The automotive industry is on the cusp of a driverless revolution, with actual driverless vehicles being tested on the road.
Now the aviation industry is debating whether pilotless planes make sense.
While the notion of fully automated commercial planes no doubt has been previously kicked around, last month's Germanwings crash -- caused by a co-pilot struggling with mental health who steered a plane carrying 150 passengers straight into a French mountainside -- has caused aviation experts to seriously rethink ways to increase commercial flight security.
The New York Times reports that "government agencies are experimenting with replacing the co-pilot, perhaps even both pilots on cargo planes, with robots or remote operators."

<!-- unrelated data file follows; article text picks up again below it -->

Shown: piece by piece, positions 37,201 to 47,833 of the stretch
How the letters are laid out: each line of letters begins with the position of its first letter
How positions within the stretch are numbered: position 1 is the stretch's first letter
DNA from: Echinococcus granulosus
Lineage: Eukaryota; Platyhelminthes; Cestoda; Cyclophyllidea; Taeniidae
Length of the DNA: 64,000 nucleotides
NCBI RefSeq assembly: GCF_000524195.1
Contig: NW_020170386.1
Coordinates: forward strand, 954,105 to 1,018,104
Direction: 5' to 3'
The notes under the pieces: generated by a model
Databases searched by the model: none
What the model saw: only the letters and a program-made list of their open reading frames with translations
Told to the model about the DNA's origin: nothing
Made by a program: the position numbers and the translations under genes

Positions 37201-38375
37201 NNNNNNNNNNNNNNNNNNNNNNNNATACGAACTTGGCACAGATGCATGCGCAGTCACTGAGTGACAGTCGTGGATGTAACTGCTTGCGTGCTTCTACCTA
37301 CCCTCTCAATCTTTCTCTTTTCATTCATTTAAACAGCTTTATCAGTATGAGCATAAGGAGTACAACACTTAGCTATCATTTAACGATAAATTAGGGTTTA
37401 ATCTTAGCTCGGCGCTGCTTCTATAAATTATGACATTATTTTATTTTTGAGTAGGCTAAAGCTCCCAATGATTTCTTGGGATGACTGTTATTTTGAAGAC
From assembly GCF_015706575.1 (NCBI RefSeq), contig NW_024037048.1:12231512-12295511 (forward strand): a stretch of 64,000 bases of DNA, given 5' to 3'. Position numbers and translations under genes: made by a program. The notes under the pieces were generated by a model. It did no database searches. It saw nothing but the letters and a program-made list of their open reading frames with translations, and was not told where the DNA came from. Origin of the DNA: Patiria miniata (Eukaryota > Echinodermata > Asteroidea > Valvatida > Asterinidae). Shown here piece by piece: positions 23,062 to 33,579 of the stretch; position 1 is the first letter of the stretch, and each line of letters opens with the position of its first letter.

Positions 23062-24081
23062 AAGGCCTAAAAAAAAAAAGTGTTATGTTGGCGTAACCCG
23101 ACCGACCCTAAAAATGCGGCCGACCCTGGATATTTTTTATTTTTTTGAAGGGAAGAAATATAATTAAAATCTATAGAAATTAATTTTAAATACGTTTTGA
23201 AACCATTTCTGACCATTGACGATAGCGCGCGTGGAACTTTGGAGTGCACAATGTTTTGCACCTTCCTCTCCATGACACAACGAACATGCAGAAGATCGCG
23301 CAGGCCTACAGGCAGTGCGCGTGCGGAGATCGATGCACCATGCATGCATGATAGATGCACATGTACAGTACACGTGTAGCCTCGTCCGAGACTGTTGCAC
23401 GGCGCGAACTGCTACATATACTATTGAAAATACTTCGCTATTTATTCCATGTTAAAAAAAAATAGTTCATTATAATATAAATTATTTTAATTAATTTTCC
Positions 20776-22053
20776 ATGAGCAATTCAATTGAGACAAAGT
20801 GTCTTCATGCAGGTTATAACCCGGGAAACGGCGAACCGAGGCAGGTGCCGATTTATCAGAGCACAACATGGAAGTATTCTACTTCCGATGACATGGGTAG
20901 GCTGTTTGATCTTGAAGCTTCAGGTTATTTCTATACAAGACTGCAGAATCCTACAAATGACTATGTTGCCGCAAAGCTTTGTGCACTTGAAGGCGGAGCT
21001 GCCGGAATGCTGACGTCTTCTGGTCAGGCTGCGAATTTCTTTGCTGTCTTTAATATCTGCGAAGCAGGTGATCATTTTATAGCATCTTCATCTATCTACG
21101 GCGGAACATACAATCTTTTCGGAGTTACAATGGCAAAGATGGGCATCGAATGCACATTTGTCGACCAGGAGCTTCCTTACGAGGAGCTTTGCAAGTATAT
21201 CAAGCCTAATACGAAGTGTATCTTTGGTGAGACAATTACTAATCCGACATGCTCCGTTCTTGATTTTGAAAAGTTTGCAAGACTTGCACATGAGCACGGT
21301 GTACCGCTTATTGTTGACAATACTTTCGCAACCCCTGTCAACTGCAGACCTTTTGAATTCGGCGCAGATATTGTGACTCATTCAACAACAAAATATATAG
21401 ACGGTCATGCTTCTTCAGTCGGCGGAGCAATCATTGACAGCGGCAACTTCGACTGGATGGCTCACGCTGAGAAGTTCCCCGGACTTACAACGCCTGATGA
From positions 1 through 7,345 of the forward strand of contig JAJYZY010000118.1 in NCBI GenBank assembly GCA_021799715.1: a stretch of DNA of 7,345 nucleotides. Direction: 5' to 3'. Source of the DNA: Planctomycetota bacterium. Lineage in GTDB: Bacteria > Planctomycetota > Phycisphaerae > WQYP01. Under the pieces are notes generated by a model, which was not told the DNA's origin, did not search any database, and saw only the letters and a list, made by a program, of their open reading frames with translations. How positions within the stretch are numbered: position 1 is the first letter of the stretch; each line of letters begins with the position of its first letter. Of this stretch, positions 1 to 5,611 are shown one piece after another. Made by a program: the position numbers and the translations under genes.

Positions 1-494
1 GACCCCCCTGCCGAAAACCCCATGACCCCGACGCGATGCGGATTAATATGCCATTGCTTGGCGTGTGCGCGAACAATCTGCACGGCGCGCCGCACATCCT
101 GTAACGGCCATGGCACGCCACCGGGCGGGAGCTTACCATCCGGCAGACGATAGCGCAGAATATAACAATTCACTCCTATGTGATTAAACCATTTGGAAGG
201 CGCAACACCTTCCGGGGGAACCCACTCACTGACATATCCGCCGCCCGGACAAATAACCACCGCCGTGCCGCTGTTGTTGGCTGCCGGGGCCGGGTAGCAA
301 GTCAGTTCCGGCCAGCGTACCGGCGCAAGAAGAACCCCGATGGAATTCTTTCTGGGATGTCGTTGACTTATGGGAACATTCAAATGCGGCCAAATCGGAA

(Related article: Flying cars: What could go wrong?)
Commercial flights today are almost flown exclusively on auto-pilot. The Times notes that in a recent survey of commercial pilots, "those operating Boeing 777s reported that they spent just seven minutes manually piloting their planes during the typical flight. Pilots operating Airbus planes spent half that time."
But they're still on the plane, and still able to take control. The idea of boarding a plane that's going to fly hundreds or thousands of miles without a human pilot even on the craft is going to be a tough sell for much of the population.
Even within the aviation industry, there's great skepticism. Here's Mary Cummings, director of the Humans and Autonomy Laboratory at Duke University, being quoted by The Times:
“You need humans where you have humans. If you have a bunch of humans on an aircraft, you’re going to need a Captain Kirk on the plane. I don’t ever see commercial transportation going over to drones.”
We agree with Dr. Cummings.
This story, "Would you fly in a plane with no human pilots?" was originally published by Fritterati.